FEDERAL GRAND JURY INDICTS NORTH TEXAS MEN FOR RUNNING MEDICARE FRAUD SCHEME
Defendants Allegedly Submitted More than $500,000 in Fraudulent Claims
DALLAS — Okey F. Nwagbara, 45, Plano, Texas, and Jerry C. Bullard, 55, Mesquite, Texas, were indicted on felony charges related to a health care fraud scheme they allegedly ran that defrauded Medicare of more than $500,000, announced U.S. Attorney Sarah R. Saldaña of the Northern District of Texas. Nwagbara appeared in federal court today and was detained, pending a detention hearing set for Wednesday, October 19th; Bullard is scheduled to have his initial appearance on October 21st.
Specifically the indictment, unsealed today, charges Nwagbara and Bullard each with one count of conspiracy to commit health care fraud and six substantive counts of health care fraud. Nwagbara is the owner/operator of Advanced MedEquip and Supplies Limited, located at 331 Melrose Drive in Richardson, Texas. Bullard is a former employee of Medistat Group Associates, P.A., an association of health care providers located in Desoto, Texas.
The indictment alleges that from June 2008 through March 2010, Nwagbara and Bullard conspired together to defraud Medicare by 1) submitting false and fraudulent claims to Medicare; 2) concealing the submission of those false and fraudulent claims, as well as the receipt and transfer of the fraud proceeds; and 3) diverting the fraud proceeds for their personal use. Bullard worked in the Durable Medical Equipment (DME) section of Medistat where he was in charge of handling physicians’ prescriptions for equipment. Bullard and Nwagbara had a kickback arrangement and Bullard placed orders for DME with Nwagbara’s company, Advanced.
The indictment further alleges that Bullard, using a Medistat physician’s name, would sign prescriptions, DME information forms and certificates of medical necessity for Medicare beneficiaries falsely indicating, among other things, that a beneficiary had a feeding tube when in fact, the beneficiary did not. The enteral nutrition products which were billed to Medicare are consumed by a patient through a feeding tube. The associated feeding supply kits include tubing and syringes. Both the enteral formula and the kits that Advanced billed to Medicare were not medically necessary because the beneficiaries were not receiving nutrition through a feeding tube. Instead, beneficiaries were receiving flavored nutritional supplements such as Ensure® and Glucerna® that would be consumed orally- Medicare does not reimburse orally ingested nutritional supplements In addition, Nwagbara supplied only a fraction of the enternal products for which he billed Medicare and many of the beneficiaries never received the feeding supply kits for which he also billed Medicare.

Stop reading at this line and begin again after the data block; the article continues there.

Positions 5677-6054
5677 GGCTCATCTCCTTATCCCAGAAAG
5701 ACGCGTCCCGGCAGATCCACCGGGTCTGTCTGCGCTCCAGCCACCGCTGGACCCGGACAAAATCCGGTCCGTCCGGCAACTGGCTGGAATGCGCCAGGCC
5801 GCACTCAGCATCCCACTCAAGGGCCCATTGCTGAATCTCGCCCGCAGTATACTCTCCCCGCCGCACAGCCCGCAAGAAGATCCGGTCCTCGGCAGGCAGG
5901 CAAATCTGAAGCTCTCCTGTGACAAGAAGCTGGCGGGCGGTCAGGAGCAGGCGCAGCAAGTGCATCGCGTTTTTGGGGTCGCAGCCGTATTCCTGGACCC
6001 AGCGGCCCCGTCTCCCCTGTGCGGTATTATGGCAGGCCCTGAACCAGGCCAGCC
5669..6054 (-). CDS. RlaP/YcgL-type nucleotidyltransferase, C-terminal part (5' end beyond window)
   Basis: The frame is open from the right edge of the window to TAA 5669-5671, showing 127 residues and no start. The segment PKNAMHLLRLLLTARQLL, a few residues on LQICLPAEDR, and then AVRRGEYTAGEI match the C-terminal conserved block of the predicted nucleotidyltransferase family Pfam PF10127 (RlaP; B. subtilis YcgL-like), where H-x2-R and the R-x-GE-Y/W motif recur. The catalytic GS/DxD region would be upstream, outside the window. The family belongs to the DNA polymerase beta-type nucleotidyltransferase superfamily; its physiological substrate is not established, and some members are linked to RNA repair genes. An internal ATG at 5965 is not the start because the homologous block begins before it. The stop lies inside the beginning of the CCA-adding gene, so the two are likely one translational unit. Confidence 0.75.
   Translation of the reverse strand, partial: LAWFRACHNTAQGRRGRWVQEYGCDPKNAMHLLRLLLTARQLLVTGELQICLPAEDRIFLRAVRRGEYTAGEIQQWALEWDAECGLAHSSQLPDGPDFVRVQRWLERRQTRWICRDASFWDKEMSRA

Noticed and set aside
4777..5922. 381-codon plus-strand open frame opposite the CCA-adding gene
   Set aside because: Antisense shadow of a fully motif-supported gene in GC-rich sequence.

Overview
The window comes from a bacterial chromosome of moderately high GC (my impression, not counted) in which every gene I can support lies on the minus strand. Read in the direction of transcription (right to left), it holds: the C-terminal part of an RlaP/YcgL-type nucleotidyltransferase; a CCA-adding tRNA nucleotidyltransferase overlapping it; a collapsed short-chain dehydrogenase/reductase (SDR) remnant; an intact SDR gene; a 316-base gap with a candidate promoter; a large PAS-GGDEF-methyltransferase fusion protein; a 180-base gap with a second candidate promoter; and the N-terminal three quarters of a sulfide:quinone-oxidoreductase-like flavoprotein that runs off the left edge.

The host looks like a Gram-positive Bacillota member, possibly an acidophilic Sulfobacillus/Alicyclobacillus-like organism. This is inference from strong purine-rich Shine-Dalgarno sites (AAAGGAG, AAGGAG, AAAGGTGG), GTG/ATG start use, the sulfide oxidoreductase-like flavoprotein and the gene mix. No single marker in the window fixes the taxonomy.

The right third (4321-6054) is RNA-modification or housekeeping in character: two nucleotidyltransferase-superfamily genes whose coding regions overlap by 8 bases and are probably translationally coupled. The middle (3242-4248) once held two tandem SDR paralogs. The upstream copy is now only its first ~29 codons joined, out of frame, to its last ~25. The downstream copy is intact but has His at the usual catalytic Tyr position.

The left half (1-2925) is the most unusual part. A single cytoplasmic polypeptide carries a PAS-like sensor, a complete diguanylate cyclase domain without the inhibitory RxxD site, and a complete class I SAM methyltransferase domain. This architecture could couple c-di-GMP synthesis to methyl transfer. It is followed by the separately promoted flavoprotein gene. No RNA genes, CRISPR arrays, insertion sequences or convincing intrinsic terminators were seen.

The indictment alleges that Nwagbara and his co-conspirators caused the submission of more than $500,000 in claims to the Medicare program for enternal nutrition DME, when in fact such DME was not medically necessary and in many cases, not provided.
An indictment is an accusation by a federal grand jury, and a defendant is entitled to the presumption of innocence unless proven guilty. If convicted, however, the conspiracy to commit health care fraud count and the six substantive health care fraud counts each carry a maximum statutory sentence of 10 years in prison and a $250,000 fine. The indictment also includes a forfeiture allegation which would require the defendants, if convicted, to forfeit proceeds traceable to their offenses.
The case is being investigated by the Dallas Health Care Fraud Prevention and Enforcement Action Team (HEAT) Strike Force, which includes the U.S. Department of Health and Human Services - Office of Inspector General, the FBI and the Texas Attorney General’s Medicaid Fraud Control Unit. To learn more about the HEAT Strike Force, please visit: http://stopmedicarefraud.gov.
Assistant U.S. Attorneys Michael Elliott and Mindy Sauter are in charge of the prosecution.
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